Quite a contrast. No wonder the anger of the French troops, both in beating the doctor to death, and in the wider example of the great mutiny.

Bob Lembke

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Here are a couple of books mentioned in bibliographies. They seem to me worth investigating further.

Andre Ducasse, Jacques Meyer, Gabriel Perreux, " Vie et mort des Francais 1914-1918. Paris Hachette 1962

Guy Pedroncini, " Le moral de l'armee francaise en 1916" in Verdun1916. Verdun. 1976

and one which I own and may be worth a look by you.

Nicolas Offenstadt , " Les fusilles de la Grande Guerre et la memoire collective". Odile Jacob 2002.

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Stuart;

Plucked it off the shelves. The Note-book of an attache - Seven Months in the War Zone ; Eric Fisher Wood ; New York, The Century Co., 1915 345 pages .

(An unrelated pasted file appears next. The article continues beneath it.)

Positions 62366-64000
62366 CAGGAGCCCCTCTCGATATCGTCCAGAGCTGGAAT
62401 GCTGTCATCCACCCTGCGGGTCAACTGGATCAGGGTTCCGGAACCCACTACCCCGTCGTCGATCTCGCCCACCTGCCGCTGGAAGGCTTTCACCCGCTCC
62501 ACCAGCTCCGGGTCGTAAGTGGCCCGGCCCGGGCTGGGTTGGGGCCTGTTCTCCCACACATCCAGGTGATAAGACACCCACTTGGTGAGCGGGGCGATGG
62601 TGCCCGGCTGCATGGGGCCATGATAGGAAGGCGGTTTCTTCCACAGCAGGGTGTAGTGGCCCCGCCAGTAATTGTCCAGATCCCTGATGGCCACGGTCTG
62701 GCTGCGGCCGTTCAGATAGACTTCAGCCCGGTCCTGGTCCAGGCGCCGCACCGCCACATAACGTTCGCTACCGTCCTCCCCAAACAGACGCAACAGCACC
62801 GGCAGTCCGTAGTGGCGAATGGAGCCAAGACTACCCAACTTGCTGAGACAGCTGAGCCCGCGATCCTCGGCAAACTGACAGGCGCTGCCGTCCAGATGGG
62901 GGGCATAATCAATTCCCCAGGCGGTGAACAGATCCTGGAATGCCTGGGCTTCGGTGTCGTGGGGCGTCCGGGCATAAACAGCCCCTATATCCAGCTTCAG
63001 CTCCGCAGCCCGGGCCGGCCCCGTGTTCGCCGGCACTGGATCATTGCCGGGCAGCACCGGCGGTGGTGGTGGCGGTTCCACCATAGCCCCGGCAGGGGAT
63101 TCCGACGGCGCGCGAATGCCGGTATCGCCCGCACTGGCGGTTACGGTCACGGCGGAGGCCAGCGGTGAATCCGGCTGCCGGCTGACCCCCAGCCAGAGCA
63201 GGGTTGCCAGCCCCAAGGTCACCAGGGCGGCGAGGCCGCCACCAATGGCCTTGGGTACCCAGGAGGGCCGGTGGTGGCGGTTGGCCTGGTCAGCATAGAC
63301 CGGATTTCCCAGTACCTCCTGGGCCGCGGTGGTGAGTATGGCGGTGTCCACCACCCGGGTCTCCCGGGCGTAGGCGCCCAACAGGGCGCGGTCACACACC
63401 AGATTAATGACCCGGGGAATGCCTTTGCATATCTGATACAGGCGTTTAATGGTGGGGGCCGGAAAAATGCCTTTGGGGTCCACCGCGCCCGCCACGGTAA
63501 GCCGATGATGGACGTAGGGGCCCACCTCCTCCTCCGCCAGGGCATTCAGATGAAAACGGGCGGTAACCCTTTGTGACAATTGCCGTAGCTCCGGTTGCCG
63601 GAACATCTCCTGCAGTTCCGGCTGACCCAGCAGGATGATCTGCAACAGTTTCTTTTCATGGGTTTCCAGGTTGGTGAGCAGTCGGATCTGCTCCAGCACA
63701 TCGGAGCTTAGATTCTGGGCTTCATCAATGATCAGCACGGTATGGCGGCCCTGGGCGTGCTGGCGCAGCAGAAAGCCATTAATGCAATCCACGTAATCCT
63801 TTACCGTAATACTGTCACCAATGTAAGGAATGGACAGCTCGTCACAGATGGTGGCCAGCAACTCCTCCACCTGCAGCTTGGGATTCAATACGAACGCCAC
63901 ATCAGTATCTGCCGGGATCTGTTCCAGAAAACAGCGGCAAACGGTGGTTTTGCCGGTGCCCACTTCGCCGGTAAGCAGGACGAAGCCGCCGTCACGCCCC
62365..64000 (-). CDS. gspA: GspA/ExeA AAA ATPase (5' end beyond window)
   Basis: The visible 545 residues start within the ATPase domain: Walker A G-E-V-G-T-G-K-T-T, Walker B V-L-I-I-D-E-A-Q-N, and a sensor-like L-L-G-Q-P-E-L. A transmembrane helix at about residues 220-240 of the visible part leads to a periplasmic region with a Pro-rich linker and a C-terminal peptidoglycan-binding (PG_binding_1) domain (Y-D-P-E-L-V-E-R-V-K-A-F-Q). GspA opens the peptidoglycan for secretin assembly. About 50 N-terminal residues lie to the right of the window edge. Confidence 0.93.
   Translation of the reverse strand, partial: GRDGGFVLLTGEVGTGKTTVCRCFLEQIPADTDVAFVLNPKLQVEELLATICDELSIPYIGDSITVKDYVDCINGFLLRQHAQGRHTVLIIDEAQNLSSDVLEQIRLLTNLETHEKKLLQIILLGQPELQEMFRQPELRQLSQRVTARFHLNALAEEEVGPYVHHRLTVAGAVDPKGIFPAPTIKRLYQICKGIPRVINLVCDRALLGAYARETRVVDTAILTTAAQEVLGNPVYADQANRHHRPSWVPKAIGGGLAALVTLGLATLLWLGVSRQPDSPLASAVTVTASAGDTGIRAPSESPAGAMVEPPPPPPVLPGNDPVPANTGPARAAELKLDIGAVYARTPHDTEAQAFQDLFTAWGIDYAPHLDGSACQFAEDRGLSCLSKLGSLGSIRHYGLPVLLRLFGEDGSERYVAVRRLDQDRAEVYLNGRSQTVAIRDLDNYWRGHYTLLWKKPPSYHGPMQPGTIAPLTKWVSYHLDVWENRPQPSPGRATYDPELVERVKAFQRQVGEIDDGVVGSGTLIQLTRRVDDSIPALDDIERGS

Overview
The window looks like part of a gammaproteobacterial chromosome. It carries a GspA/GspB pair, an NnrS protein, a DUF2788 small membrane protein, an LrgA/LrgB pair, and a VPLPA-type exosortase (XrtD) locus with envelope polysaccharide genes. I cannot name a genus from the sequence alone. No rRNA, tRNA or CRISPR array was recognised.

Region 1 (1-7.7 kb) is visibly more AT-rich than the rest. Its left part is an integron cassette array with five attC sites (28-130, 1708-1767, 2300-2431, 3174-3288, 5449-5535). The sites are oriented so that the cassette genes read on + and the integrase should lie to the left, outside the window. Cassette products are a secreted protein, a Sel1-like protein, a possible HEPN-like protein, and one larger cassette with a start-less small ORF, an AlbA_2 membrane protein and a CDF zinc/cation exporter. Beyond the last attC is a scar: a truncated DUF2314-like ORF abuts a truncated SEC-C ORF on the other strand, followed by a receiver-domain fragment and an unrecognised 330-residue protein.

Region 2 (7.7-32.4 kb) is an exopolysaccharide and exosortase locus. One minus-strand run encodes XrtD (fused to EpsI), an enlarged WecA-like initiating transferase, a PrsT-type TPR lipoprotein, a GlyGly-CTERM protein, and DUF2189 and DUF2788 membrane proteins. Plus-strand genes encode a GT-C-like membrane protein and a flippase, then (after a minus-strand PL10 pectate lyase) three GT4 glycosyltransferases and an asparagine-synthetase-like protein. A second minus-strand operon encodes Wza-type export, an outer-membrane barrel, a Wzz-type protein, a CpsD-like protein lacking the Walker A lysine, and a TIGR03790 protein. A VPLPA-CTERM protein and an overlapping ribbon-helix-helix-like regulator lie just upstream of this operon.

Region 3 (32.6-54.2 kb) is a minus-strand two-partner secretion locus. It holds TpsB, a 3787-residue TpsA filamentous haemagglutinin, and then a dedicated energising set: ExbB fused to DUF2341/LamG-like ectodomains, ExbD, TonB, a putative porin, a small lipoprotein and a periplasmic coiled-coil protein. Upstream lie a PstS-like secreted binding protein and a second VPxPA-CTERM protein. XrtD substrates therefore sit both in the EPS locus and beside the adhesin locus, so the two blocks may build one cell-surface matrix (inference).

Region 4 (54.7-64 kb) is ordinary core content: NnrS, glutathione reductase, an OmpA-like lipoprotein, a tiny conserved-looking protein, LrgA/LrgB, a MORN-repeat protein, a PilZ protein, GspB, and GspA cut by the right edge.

Bought it in a used book shop, and never researched it on abebooks.com to figure out the market, prices, etc.

Bob Lembke

Bob - Thanks for that.

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Joe Lunn wrote an excellent account about the experiences of Senegalese soldiers in the French army, entitled 'Memoirs of the Maelstrom'. Lunn notes that the following, bearing in mind that the black African soldiers were subjected to varying degrees of discrimination:

"The range of indoor public spaces to which the soldiers had access was vast, and they varied according to function. Brothels were regulated by the army, and many soldiers visited them on designated evenings.